A couple of days ago, we discovered Sahadi’s, a magical emporium of imported foods from everywhere, but especially the Middle East. And so cheap. We were about to go to a movie, so we only got a few obvious necessities: chipotle oil, vindaloo sauce, black tea, cumin and garam masala. Sadly, nothing to snack on, we realized later. The spice selection at this place is wonderful and such a bargain, so we have big plans to go back this week. We have a list.
In the meantime, there was an old-fashioned NYC torrential downpour yesterday, so it seemed like perfect weather to combine the masala with an eggplant that was languishing in the fridge.
There are few things as warm and comforting as garam masala. It is kind of like chili powder or curry powder—it’s different wherever you go. So if you don’t have any, you can approximate it by combining one tablespoon each of cinnamon, cumin, coriander and black pepper and one teaspoon of ground cloves. Shake up the mixture in a plastic baggy or spice jar and you’re set.
To keep eggplant from getting squishy: Chop it up a few hours in advance, sprinkle it with salt and then layer the pieces between paper towels. I usually put a cutting board with a few heavy cans on top. This way, a lot of the water will come out and the eggplant will stay firm.
- One medium eggplant, cut into bite-sized pieces and salted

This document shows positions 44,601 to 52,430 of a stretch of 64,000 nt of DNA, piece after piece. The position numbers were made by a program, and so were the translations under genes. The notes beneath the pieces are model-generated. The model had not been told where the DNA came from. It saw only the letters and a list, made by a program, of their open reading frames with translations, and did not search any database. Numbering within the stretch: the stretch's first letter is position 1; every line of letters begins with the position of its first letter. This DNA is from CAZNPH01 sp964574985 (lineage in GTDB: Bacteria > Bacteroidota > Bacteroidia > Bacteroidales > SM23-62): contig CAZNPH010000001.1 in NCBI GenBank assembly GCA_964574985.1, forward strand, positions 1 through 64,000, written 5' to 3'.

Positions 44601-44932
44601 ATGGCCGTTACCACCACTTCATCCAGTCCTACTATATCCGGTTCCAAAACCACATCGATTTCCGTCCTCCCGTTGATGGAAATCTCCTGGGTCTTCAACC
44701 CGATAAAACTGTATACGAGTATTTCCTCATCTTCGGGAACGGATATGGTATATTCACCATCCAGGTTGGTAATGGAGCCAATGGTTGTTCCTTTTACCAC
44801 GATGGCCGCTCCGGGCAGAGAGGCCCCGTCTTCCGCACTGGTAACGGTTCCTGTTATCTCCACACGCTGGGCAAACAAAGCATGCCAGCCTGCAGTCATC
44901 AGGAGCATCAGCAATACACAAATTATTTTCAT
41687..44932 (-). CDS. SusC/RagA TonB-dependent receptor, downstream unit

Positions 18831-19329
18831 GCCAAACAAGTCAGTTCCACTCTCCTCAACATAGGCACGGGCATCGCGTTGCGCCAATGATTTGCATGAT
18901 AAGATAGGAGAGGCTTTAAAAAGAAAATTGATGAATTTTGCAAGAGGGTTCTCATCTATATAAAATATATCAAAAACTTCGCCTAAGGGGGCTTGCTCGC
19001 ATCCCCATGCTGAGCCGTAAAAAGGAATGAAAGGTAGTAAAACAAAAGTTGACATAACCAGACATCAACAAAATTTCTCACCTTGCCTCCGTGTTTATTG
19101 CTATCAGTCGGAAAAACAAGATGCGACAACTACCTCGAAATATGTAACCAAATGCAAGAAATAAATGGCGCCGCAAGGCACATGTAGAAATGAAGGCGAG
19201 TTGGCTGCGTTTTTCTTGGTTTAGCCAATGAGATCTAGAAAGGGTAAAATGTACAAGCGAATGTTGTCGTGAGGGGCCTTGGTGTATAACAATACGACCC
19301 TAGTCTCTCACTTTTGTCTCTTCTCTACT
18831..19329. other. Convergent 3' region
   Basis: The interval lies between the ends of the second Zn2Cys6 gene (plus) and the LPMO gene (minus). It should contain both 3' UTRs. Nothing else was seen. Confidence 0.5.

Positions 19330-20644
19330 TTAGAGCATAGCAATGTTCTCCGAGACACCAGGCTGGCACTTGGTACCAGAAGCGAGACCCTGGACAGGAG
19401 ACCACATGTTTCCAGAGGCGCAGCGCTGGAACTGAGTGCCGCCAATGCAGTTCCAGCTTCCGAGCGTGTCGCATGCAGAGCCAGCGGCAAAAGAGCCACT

- One large can (30 ounces) of black eyed peas
- One large sweet onion
- Half a clove of garlic
- Two large tomatoes, chopped
- A thumb-sized chunk of ginger, peeled
- One or two serrano peppers
- Three-to-five tablespoons of garam masala
- Salt and pepper
- Steamed basmati rice
Here’s what I did
Take half of the onion and cut it into rough chunks. Put it into a small food processor with the peeled garlic cloves, ginger, hot peppers and masala. Process into a fine dice. Heat three tablespoons of olive oil in a heavy pot. Add the aromatic dice and cook on very low heat for seven or eight minutes. It should smell amazing. Turn the heat up to medium high and add the salted-and-squeezed eggplant. If it starts to stick, add a bit more oil. Saute for five or six minutes, then add the chopped tomatoes (I didn’t bother peeling or seeding them for this operation). Add a few teaspoons of salt, the black eyed peas and a cup of water. (For a more traditional approach, use chickpeas or lentils, though I highly recommend the peas—they were delicious.) Let this simmer on low heat for 30-45 minutes. At some point, give it a taste. Does it need more salt, pepper, masala? Adjust.
Meanwhile, start the basmati rice cooking and dice the other half of the onion, which I added to the pea-eggplant mixture when it was close to done. This gave a nice fresh flavor and crisp texture to the stew. Before serving, turn off the heat and let it thicken and cool for 15 minutes or so. Serve over basmati rice, maybe with some Greek yogurt.